By Yasmeen Sheikah
The Museum of Contemporary Photography will host its annual Darkroom fundraiser Feb. 28 in an effort to bridge its funding gap.
The event will honor an acclaimed Moroccan-born photographer and feature an artist auction plus cocktails and hors d’oeuvres.
Retired faculty member and former Photography Department Chair Bob Thall has participated in the auction on numerous occasions and is auctioning his work once again during the event.
Thall started working at Columbia in 1978.
“I saw it develop from a little Photography Department gallery in an empty classroom when we were on Ohio Street,” he said. “I have watched it grow into a really important institution.”
Manager of Development at MoCP Brenna Quinn said the museum is still in need of additional funds beyond what the school already provides.
Columbia does not fund the museum in its entirety. According to the MoCP’s annual records, the college provided $758,636 last year. When the MoCP held its Darkroom event in 2018, it raised more than $200,000.
“We do a significant amount of fundraising through grant writing and special events, such as the upcoming benefit,” Quinn said.
The money received goes into the museum’s operating fund, which supports exhibitions, community programs and pays student workers, Quinn added.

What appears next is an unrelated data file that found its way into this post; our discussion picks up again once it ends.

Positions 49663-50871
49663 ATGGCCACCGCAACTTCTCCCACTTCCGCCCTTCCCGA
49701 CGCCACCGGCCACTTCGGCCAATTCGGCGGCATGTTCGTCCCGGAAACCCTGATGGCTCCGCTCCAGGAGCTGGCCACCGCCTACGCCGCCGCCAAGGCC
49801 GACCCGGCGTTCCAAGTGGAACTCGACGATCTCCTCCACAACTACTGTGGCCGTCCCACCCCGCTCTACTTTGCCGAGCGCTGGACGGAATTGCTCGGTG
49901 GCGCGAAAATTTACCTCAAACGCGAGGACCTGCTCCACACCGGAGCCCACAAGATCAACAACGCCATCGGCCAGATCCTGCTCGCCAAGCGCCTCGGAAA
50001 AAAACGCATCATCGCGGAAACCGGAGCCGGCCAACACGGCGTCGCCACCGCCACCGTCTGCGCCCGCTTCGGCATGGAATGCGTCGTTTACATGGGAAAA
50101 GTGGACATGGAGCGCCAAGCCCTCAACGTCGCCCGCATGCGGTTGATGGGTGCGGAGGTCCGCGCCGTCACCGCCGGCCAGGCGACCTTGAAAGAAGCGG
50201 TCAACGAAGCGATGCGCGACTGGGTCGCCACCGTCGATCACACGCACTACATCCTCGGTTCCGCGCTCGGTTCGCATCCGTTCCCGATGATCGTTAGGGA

Regular tickets are priced at $150 and VIP tickets are $300. The auction is now live on the MoCP website.
Manager of Marketing and Community Engagement at MoCP Marissa Fox said the museum holds a significant collection.
“The museum has been around since 1976,” she said. “We have over 15,000 works of art [and] photographic works in our collection. Some of the pieces are by famous historical photographers, such as Dorothea Lange, and then we collect mid-career and emerging photographers as well.”
Senior photography major Maxwell Johnson is employed at the MoCP and said it needs room to expand.
“I would love for the museum to eventually be able to grow out of the space it is currently in,” Johnson said. “The space we’re allowed is restricting, [but expansion] would take a lot of money.”
Johnson also would like to see renovations especially considering that people come from all over the world to view the exhibits.
With the current size of the museum, there is not enough room to display all of their photographs, which disappoints visitors often, he said.
“If we had more space, we could put on more shows,” he said. “We have four a year, and those four shows, for the most part, take up the entire exhibition space.”
Photographer Lalla Essaydi will be honored with this year’s Silver Camera Award for her work based on her cultural upbringing.
Essaydi will give a talk during the VIP reception the day of the event and will do a public lecture Feb. 27 at Stage Two, 618 S. Michigan Ave.